By Kevin A. Stoda
A month ago, I was rereading Douglas Jacoby's THE GOD WHO DARED: Genesis-from Creation to Babel (1997). When I came to the final chapter, I was astounded to find the appearance of the sort of code language shared so often by FOX News, Christian Broadcasting Network's Pat Robertson and others who have blindly supported the rightwing and conservative-Christian marriage which ultimately led to the Neo-Con takeover of the White House in the early part of this century-and all the related endless wars plus helping jumpstart a further growing division between rich and poor in America.
I had been planning to share Jacoby's 1997 book (and to discuss its contents) with a young Christian from India at my own church who at that time was studying the book of Genesis in his own free time.
However, disturbed by the consistent usage of particular phrases by Jacoby in his chapter of that book, entitled "The Infernal Tower: Babel and Beyond", I determined not to share that book with the young non-USA Christian.
I had found the phraseology in that chapter (and to some degree in some earlier chapters of Jacoby's book) to be so objectionable that I had quickly decided I would write a blog about the terminology and code language used.
Happily, a good friend persuaded me to contact Douglas Jacoby at his own website on-line and ask him whether Jacoby now (ten years later) regretted a lot of his word choices in that ultimate chapter of that study of Genesis.
Hoping to provoke an on-line discussion about the usage and abuse of certain language which had led to very poor politics lived out by many mainstream American and right wing Christians over the last 3 to 4 decades, I wrote Jacoby as follows on his discussion board:
"In the chapter called THE INFERNAL TOWER in Jacoby's THE GOD WHO DARED (1997), the author's tone of voice and word choice moves away from his approximately 90% balanced narration-i.e. used in most parts of his work on Genesis--to one verging on "Neo-conservative Right-wing ultra stubborn Christian Culture War style" of writing-i.e. more common to Dobson and Robertson. In this final chapter Jacoby spends considerable time and uses numerous narration techniques calling the folks at Babylon "liberal humanists". Would he like to rewrite the chapter? The author seemed to be implying to conservatives Christians who believe in the God of Capitalism that it is OK to invade a sovereign country and try and rebuild a regime in their image. If the author had a chance to reword the chapter, would he?- Kevin"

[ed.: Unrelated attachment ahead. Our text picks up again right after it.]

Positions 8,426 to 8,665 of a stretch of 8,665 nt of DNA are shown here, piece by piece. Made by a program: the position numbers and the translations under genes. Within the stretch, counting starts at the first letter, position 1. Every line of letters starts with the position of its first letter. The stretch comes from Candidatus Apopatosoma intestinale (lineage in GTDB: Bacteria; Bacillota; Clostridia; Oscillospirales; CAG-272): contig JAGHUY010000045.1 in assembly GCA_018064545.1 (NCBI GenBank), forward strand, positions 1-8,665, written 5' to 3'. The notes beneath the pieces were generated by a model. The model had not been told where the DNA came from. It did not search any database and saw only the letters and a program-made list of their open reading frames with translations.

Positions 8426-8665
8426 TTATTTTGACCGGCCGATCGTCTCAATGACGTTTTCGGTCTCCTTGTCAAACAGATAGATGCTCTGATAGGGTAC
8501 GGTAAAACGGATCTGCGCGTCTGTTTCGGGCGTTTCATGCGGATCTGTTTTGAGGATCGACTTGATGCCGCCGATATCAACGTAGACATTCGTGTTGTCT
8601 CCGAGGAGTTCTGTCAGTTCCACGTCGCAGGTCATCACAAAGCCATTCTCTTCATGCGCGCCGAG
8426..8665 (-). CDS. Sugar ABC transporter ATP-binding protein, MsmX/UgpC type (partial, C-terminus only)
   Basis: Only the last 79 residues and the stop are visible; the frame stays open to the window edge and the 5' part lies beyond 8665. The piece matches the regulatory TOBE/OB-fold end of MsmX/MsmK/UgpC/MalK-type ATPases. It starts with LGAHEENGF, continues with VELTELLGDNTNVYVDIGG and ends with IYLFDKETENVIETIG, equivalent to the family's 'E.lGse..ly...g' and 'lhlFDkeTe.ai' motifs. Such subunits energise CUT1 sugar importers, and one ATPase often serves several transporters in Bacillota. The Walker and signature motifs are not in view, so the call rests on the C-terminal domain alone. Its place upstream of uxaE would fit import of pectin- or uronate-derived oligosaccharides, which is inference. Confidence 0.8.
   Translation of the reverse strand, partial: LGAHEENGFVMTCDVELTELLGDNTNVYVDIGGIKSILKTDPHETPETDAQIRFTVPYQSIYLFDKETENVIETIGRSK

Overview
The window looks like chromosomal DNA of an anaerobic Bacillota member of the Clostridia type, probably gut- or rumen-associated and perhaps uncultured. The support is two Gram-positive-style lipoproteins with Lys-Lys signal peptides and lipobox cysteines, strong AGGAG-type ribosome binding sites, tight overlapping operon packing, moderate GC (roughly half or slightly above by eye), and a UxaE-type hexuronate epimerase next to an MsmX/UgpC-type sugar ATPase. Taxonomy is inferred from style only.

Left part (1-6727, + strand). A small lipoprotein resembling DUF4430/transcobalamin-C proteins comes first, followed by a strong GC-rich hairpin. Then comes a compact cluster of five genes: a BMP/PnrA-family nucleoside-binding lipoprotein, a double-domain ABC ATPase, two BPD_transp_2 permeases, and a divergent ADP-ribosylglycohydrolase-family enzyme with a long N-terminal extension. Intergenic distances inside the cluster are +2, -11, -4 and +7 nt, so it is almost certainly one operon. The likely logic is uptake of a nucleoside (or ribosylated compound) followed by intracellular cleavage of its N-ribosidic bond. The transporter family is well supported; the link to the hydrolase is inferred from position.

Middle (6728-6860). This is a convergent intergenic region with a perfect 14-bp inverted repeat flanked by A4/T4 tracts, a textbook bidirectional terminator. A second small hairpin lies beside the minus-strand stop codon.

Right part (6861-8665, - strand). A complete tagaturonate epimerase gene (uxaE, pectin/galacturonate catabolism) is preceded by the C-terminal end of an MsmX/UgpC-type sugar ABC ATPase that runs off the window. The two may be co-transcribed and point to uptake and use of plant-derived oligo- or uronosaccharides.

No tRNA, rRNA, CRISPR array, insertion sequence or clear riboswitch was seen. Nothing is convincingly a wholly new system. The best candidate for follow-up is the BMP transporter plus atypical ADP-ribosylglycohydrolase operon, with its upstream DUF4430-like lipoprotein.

Within one or two minutes, I received the following e-mail reply from Douglas Jacoby himself:
"Politically I am on the exact opposite end of this interpretation! Anyway, the book is out of print. The 2004 GENESIS, SCIENCE, & HISTORYis similar (included 33% of original book and another 33% rewritten) but not quite the same. So maybe make suggestions based on GSH Thanks for writing BTW, you have completely misread me. Please search the website and youwill see that I am not your typical right wing Christian! Far from it. Best wishesDJ"
Next, I asked Jacoby to send me a copy of his newer book on Genesis, and for the subsequent two weeks I have continued to ponder whether or not to bring this matter of "language choice" in Christian bible studies to either an article- or blog format, i.e. in order to invite further reflection and discussion about who audiences are and what they might read into certain code words or catch phrases which have a tendency to pander to a particular political-economic narration of the world and the Word.
CAPTITALISM, ORTHODOX CHRISTIANDOM, AND HUMANISM
Being an evangelical Christian who lives in the Middle East and tolerates the evangelisms of Muslims and other theists sharing the country and planet with me, I have tried to live out in words and life the beliefs I have about how to make the world a better place for the old and the young.
Previously, I have also worked in the country of Japan where both Shintoism and Buddhism have held sway for far longer than Christians (or many Christian ideals)--who first approached that island state's shores less than 500 years ago for the first time.
It strengthens one's self identity in many ways to either (1) live abroad or (2) live as a minority in any land. This is why Americans or Brits living overseas often hang out with each other and identify memories and traditions more clearly as part of their heritage when living far from their friends, family, and other fragments of familiarity. Similarly, Muslims or Buddhists who move to the U.S. or Europe in some cases over time take on clearer cultural and religious identities than they manifested when living in the land of their birth.